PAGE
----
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This Gerard Depardieu starrer turns the existential question into a critical one.  Many writers thought it was contrived and sentimental.  But we always check out Amazon reviews too, and “real people” there  give it raves and 4.6 stars.  Free, incidentally, on Amazon Prime.

The French title is La Tête en Fiche – an expression that means something like “an uncultivated mind”.  Depardieu plays a marginally literate handyman with a heart of gold who meets a highly cultured 95-year-old scientist on a park bench.

She is reading Camus’ The Plague, piques his interest, and starts reading it to him. The language and the ideas in the book fire his imagination, and the two start meeting regularly.   When her eyesight fails he struggles, with increasing success, to read to her.  And when she is sent off to a cheaper retirement home, he tracks her down and brings her to live in his house.

Here at The Thread we tend to fixate on actors, and will watch (almost) anything with Depardieu in it.  Marguerite is played by French national treasure Gisèle Casadesus.  Casadesus is still alive, now 103.  She started acting when she joined the Comédie-Française in 1939 at age 20, and has been at it ever since.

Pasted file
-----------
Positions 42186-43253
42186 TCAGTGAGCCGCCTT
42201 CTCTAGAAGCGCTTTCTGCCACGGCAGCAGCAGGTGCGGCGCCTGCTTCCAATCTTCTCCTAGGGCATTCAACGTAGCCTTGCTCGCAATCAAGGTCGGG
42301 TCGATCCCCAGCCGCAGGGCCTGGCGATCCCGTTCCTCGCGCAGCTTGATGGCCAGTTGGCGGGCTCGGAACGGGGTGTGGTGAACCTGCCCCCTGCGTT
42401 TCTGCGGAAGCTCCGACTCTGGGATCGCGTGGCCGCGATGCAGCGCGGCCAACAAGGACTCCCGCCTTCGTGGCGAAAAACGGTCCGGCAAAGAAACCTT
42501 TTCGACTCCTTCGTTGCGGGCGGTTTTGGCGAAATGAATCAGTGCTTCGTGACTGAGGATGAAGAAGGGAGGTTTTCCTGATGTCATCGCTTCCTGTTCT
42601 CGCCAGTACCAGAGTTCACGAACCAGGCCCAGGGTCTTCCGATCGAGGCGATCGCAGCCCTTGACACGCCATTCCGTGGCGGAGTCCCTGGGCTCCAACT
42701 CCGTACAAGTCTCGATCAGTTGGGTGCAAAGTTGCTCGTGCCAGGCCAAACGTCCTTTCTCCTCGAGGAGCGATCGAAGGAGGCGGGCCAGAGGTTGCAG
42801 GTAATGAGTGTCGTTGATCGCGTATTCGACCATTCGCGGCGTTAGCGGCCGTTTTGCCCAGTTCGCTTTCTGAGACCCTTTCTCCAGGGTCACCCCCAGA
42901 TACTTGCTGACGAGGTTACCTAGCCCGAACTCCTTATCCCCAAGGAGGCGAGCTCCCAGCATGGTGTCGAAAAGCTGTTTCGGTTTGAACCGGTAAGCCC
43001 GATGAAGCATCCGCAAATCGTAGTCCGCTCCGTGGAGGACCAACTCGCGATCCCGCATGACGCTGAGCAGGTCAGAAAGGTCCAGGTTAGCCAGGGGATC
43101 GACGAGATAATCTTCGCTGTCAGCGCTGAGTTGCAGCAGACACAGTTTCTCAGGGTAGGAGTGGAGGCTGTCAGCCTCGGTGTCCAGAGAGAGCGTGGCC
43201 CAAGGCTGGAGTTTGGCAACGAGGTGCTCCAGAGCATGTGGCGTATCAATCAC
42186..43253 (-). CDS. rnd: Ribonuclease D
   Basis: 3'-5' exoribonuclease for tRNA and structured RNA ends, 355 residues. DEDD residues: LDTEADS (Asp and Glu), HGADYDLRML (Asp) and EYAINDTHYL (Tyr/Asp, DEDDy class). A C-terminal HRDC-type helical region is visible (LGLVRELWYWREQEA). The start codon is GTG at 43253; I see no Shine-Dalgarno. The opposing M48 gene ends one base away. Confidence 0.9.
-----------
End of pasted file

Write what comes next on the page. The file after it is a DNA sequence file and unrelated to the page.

Is the film sentimental?  Inevitably.  Will you really care?  Probably not.




forrest gump

Since we moved back to the East Coast, Friday nights have become family movie nights, complete with takeout pizza.  The challenge is finding titles that everybody will enjoy, from ages 10 to 13 to too-old-to-tell.

As it turns out, John Hughes and Tom Hanks are consistent winners.  So a month or so ago we rewatched Forrest Gump.

Home run – and as it turns out, for all concerned.  A revelation for the kids and a returning pleasure for us parents.

Like it’s star, the movie accomplishes exactly what it sets out to do.  Plus, we realized that we kind of buy the moral of the story: if you just remember that “stupid is as stupid does”, history will take care of itself.  Now, if we could just successfully internalize that message…

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Of Mice and Men

There are two eminent versions of this Steinbeck classic.  One of the things we’ve learned from our Friday night movies is that any film pre-1970 is a gamble and pre-1960 is an extremely specialized taste.  If you share that taste, you might want to revisit the 1939 Oscar winner, starring Burgess Meredith and Lon Chaney, Jr.